TXT-tool 3.081-1.9: Dynamic Properties of Earthquake-Induced Large-Scale Rapid Landslides Within Past Landslide Masses
On October 23, 2004, an earthquake with a magnitude of 6.8 struck the central region of Niigata Prefecture. Several hundreds of earthquake-triggered landslides brought great damages to important public infrastructures and human lives. Among them, two large-scale rapid landslides, namely Higashi Takezawa and Terano landslides occurred within past landslide masses and blocked the river flows posing significant secondary risks to the society situated both downstream and upstream of the damped river site by dam failure. The paper seeks to examine triggering factors and interpret movement mechanisms of two landslides through ring shear tests on samples taken at landslide sites during a detailed field investigation. In order to reproduce exactly the landslide occurrences, real earthquake wave loading test and cyclic loading tests were performed on these samples. The test results revealed that those sand samples from both landslides are easily susceptible to sliding surface liquefaction phenomenon with very low final apparent friction angles, while the silt sample from Terano landslide did not show liquefaction behavior, indicating that the sliding surfaces of these rapid landslides must have been formed within the sand layer in the past landslide masses.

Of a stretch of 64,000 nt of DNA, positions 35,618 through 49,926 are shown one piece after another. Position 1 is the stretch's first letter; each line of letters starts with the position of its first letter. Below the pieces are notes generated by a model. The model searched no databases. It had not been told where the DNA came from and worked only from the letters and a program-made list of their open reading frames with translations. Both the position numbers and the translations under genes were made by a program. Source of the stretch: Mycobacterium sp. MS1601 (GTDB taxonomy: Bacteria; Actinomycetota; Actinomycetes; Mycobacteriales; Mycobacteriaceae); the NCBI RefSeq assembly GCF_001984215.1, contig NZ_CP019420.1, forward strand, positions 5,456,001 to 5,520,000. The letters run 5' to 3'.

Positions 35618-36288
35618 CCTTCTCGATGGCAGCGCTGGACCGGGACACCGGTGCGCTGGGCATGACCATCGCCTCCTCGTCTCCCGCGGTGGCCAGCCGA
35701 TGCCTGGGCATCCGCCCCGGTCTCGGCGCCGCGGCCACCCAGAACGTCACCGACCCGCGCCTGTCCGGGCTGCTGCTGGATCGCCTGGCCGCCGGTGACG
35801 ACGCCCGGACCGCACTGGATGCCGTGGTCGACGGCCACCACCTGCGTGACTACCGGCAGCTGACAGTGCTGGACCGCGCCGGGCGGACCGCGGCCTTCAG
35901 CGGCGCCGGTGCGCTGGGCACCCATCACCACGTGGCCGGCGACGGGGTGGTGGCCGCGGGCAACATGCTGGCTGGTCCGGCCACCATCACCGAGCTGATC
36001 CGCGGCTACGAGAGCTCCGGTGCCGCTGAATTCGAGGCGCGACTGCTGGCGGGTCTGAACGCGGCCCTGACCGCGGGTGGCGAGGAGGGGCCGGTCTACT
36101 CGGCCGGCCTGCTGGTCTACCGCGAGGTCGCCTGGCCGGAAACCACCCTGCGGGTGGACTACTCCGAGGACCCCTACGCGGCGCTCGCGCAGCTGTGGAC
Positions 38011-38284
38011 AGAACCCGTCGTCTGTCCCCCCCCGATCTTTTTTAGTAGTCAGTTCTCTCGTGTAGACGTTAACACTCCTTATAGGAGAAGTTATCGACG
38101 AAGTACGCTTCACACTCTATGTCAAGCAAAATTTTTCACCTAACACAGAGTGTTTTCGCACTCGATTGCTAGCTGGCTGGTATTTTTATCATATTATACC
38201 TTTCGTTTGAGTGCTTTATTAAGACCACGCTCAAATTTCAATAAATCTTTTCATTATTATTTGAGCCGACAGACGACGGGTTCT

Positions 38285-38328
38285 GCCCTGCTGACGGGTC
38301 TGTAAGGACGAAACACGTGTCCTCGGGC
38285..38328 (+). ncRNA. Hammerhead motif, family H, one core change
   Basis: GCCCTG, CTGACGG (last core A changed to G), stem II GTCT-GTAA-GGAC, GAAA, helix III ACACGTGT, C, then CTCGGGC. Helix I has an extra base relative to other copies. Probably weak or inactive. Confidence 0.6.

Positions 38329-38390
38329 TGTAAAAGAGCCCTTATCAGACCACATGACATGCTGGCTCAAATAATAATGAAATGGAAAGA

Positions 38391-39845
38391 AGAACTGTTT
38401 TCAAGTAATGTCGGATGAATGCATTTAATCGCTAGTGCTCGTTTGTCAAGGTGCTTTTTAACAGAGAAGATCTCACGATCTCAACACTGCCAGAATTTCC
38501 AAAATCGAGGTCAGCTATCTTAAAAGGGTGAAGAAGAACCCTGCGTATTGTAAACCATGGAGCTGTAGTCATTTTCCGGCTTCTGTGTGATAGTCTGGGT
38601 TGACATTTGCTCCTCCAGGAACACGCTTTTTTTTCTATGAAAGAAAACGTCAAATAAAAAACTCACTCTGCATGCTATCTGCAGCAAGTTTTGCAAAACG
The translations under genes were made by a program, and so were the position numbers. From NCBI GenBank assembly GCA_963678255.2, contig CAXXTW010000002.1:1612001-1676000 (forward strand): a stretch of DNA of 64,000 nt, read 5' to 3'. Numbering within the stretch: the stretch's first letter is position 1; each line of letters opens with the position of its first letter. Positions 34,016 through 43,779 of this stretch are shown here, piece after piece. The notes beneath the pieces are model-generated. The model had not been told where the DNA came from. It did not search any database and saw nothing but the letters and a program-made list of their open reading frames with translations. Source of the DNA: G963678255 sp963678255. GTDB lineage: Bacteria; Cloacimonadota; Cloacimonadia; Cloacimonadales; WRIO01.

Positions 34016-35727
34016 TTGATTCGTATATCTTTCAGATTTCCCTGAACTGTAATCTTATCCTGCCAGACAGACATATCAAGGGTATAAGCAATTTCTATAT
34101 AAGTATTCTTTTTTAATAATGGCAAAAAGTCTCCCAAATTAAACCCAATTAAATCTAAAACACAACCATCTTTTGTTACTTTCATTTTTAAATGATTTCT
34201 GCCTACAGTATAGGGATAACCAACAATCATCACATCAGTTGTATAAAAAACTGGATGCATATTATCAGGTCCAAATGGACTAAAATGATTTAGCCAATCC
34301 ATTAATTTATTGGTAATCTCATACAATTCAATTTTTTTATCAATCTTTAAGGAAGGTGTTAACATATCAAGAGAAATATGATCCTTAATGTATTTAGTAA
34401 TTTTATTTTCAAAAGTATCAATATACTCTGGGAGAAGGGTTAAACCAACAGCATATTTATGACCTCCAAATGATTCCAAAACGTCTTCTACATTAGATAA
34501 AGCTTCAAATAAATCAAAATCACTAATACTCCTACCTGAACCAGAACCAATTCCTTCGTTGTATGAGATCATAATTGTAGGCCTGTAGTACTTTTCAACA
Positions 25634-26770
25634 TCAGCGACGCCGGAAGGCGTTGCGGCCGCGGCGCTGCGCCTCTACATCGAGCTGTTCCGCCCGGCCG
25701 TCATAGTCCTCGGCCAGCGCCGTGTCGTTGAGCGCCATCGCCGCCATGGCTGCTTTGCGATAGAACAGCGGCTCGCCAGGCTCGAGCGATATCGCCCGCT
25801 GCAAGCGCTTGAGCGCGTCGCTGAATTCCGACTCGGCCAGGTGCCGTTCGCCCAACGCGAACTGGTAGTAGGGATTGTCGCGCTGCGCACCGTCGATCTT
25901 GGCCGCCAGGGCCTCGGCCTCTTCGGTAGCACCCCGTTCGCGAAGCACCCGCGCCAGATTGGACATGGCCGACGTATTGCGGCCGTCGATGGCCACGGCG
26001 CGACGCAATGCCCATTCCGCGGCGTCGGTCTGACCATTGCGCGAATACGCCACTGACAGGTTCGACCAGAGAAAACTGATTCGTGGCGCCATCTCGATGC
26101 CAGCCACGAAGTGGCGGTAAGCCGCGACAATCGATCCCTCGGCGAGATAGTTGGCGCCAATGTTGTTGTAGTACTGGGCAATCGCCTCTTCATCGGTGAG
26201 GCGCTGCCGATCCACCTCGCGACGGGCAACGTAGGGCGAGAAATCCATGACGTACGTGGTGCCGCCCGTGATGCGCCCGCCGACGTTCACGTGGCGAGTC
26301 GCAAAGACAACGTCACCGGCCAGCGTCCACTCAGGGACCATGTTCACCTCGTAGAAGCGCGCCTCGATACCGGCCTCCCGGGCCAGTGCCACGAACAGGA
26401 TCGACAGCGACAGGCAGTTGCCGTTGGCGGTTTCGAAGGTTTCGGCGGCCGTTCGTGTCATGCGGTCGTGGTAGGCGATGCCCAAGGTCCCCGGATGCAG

KeywordsHigashi Takezawa and Terano landslides Dynamic properties Ring shear apparatus Earthquakes Sliding surface liquefaction
This research was conducted as a part of Theme 2: Landslide Investigation of the 2004 Mid-Niigata prefecture earthquake disaster investigation by MEXT (Ministry of Education, Culture, Sports, Science and Technology, Japan) Special Coordinating Fund for Science and Technology. The authors acknowledge its special coordinating fund to conduct this investigation and thank all members of this investigation team for discussion. We are grateful for Dr. Gen Furuya and other post-doctoral students and graduate students of the Research Centre on Landslides, Disaster Prevention Research Institute of Kyoto University for cooperation in the field investigation and sampling.
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